21 November 2017 SIC material and technology for space optics
Author Affiliations +
Proceedings Volume 10569, International Conference on Space Optics — ICSO 2000; 105691U (2017) https://doi.org/10.1117/12.2307915
Event: International Conference on Space Optics 2000, 2000, Toulouse Labège, France
Taking benefit from its very high specific stiffness and its exclusive thermal stability, the SiCSPACE material is now used for the fabrication of scientific and commercial lightweight space telescopes.

This paper gives a review of the characteristics of this sintered silicon carbide. The BOOSTEC facilities and the technology described here allow to manufacture large structural components or mirrors (up to several meters) at cost effective condition, from a single part to mass production.

Several examples of SiC space optical components are presented.



After 5 years of joint research and development on silicon carbide applications, Matra Marconi Space (now Astrium) and Céramiques & Composites (now Boostec Industries) set up SiCSPACE in 1997. This joint venture aims at combining the knowledge of both companies in order to supply SiC components to the space optics.

The SiCSPACE commercial successes of today confirm the sintered SiC (S-SiC) as the ultimate material for space mirrors and telescopes.




Microstructure and properties

A lot of fully different ceramics are commercialised under the name “silicon carbide”: from the coarse grained refractory which is used as porcelain kiln furniture to the high mechanical strength material which is further discussed in this paper.

The SiCSPACE material is a sintered silicon carbide: S-SiC. It shows a polycrystalline structure, with a grain size ranging around 5 μm. These elementary grains are isotropic in shape and oriented at random, thus giving a fully isotropic microstructure, which allows to obtain highly isotropic physical properties.

It is crystallised in the most stable alpha system, taking profit from its high processing temperature.

This S-SiC is a pure material: > 98.5 wt % SiC and < 1 wt % boron as sintering additive. Its lack of secondary phase and its very low residual porosity allow to fully use the inherent properties of the pure SiC phase.

The sintering level is guaranteed over 96.6 %, thus giving a bulk density (ρ) ranging between 3.10 and 3.19 g/cm3 and a total porosity which is less than 3.4 %. This porosity is fully closed i.e. the pores are not interconnected, thus allowing a good tightness against liquids and gases. The pores are always intergranular and two types can be distinguished:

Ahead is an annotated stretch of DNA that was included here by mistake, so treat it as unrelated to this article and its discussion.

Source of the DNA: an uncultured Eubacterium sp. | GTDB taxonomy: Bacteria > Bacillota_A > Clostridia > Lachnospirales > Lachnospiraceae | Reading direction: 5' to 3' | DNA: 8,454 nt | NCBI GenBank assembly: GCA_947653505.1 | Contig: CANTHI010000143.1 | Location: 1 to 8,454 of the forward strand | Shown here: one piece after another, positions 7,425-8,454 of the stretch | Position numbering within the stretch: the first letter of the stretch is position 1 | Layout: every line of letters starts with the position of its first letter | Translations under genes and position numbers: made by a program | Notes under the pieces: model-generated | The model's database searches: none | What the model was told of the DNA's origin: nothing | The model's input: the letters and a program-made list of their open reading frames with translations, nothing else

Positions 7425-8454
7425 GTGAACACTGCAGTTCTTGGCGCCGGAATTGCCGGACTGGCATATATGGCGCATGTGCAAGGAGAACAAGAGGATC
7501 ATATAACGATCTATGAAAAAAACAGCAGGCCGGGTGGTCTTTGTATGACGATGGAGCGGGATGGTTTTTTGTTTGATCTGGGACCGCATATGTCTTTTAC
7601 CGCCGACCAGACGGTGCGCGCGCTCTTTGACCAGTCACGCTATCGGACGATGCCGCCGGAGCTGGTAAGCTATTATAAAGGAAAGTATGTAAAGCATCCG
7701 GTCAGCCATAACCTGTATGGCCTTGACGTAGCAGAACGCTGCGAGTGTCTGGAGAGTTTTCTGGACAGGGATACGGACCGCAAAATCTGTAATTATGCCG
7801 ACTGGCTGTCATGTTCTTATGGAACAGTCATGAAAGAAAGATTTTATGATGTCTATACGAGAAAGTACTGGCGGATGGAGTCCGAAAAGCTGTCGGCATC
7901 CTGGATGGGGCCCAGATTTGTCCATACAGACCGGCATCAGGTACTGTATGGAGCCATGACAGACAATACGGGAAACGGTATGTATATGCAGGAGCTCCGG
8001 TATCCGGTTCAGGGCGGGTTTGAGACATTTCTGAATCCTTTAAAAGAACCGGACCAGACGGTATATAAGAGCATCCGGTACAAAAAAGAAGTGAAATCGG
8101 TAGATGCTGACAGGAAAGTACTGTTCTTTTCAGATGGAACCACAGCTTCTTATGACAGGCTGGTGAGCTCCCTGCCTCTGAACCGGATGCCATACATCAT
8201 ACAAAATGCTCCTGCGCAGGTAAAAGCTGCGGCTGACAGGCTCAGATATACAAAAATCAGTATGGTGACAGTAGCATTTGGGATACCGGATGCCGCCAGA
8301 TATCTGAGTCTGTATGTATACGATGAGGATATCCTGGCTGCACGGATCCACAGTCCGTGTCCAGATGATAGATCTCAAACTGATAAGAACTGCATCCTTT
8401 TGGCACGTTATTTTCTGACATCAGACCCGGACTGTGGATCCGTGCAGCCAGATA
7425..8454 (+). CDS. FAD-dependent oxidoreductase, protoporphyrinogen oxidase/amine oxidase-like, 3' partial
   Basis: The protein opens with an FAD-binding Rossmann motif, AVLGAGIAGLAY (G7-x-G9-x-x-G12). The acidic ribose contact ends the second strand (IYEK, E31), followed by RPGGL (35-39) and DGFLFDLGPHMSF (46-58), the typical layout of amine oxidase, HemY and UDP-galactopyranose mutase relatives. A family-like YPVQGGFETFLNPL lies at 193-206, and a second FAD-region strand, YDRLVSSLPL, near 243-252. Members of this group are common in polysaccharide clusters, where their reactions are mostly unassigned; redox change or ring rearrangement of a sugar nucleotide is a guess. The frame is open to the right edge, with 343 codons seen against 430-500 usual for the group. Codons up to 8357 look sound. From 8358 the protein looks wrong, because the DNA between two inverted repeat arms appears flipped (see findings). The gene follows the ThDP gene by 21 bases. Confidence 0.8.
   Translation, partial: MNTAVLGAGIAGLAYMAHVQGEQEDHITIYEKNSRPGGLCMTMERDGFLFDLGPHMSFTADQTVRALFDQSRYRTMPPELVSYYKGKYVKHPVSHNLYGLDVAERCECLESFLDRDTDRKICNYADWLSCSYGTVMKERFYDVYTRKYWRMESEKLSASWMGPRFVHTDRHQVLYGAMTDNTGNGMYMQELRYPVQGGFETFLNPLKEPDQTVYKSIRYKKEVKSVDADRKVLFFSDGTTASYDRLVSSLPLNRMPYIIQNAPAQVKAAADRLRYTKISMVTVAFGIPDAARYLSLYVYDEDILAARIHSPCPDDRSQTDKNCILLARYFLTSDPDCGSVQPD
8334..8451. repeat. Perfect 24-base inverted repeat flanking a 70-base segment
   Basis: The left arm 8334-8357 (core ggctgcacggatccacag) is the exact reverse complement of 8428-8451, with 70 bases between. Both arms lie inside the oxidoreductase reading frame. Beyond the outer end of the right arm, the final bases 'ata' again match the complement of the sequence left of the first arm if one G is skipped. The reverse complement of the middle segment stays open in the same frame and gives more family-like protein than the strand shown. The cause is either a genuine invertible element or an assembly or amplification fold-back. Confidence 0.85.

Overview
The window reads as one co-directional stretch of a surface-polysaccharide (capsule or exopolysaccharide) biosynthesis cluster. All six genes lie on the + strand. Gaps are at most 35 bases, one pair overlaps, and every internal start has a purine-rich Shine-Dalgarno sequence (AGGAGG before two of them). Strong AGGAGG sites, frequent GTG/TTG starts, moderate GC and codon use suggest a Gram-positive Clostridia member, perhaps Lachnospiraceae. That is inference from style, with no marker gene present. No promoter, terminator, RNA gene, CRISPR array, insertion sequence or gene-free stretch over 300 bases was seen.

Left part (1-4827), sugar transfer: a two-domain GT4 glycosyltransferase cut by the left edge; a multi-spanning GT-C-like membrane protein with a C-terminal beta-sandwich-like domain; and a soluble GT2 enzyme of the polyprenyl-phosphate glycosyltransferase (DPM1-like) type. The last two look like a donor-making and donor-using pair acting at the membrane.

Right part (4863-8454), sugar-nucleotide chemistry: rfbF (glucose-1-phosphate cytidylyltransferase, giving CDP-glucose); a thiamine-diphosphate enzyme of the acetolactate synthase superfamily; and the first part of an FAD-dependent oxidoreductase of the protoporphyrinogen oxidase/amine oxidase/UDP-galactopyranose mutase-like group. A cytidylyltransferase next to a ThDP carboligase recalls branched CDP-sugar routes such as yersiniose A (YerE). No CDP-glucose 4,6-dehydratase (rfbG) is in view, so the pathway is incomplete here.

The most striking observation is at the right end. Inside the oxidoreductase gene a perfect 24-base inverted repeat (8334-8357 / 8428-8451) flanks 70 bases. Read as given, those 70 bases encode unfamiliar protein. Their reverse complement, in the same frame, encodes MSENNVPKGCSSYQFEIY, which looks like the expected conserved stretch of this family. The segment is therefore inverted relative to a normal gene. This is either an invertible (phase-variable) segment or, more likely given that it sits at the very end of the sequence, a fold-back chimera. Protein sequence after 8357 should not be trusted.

• a small number of pores not exceeding a few tens of microns: they are caused by some imperfections of the process,

  • A large amount of very small pores (< 2μm) because the sintering cannot be fully completed.

The residual porosity is very homogeneously distributed in the whole volume of the material so that the amount of surface porosity is very similar to the volumic one.

For the highly demanding applications where no surface porosity can be accepted, a coating of the optical surface is recommended: for example a CVD or a CVI SiC around 80 μm thick.

The replication of the optical faces is also possible; it should be of great interest in case of mass production.


Mechanical properties

The mechanical properties of SiCSPACE silicon carbide are remarkably higher than that of glass or glass-ceramics. S-SiC is furthermore insensitive to mechanical fatigue: it is not damaged after 1 million of 300 MPa 4-points bending cycles.

The SiCSPACE material has been demonstrated totally free of internal stresses, thus preventing from deformation due to relaxation.

Table 1

Typical mechanical characteristics of SiCSPACE silicon carbide @ R.T.

Bending strength according to DIN 52 292: coaxial double ring bending test on flat specimensAverage strength Weibull modulus> 375 Mpa> 8
Average tensile strength200 MPa
Average compressive strength3 000 MPa
Young Modulus (E)420 GPa
Shear Modulus180 GPa
Poisson ratio0.16
Hardness (HV 500)22 GPa
K1c Toughness (SENB method)3.5 MNm−3/2
Dry SiC / SiC wear coefficient0.4


Thermal properties

S-SiC can be used from a few K up to 1700 K in air and 2050 K in a protective atmosphere: vacuum or neutral gas.

The coefficient of thermal expansion of SiCSPACE silicon carbide is low and very homogeneous in the whole volume of the material: its dispersion is lower than 0.001. 10-6 K-1. The thermal conductivity of this material is high, similar to that of aluminium.

Table 2:

Typical thermal characteristics of SiCSPACE silicon carbide

Coefficient of Thermal Expansion (α)@ 100 K0.6. 10-6 K-1
@ 200 K1.3 . 10-6 K-1
@ 293 K2.0 . 10-6 K-1
@ 400 K3.2 . 10-6 K-1
Specific Heat@ 293 K680 J / kg.K
Thermal Diffusivity (D)@ 293 K84 . 10-6 m2/s
Thermal Conductivity (λ)@ 100 K185 W / m.K
@200 K215 W / m.K
@ 293 K180 W/m.K
@ 400 K130 W / m.K
Resistance to Thermal Shocks: Δ Tc 325 K


Figures of merit

The materials of space telescopes are selected from the following figures of merit.

Table 3:

Typical Figures of Merit of SiCSPACE silicon carbide

Specific stiffness (E/ρ)@ 293 K133 . 106 m2 / s2
Thermal stability in steady state condition (λ/α)@ 100 K308 . 106 W / m
@ 200 K165 . 106 W / m
@ 293 K90 . 106 W / m
@ 400 K40 . 106 W / m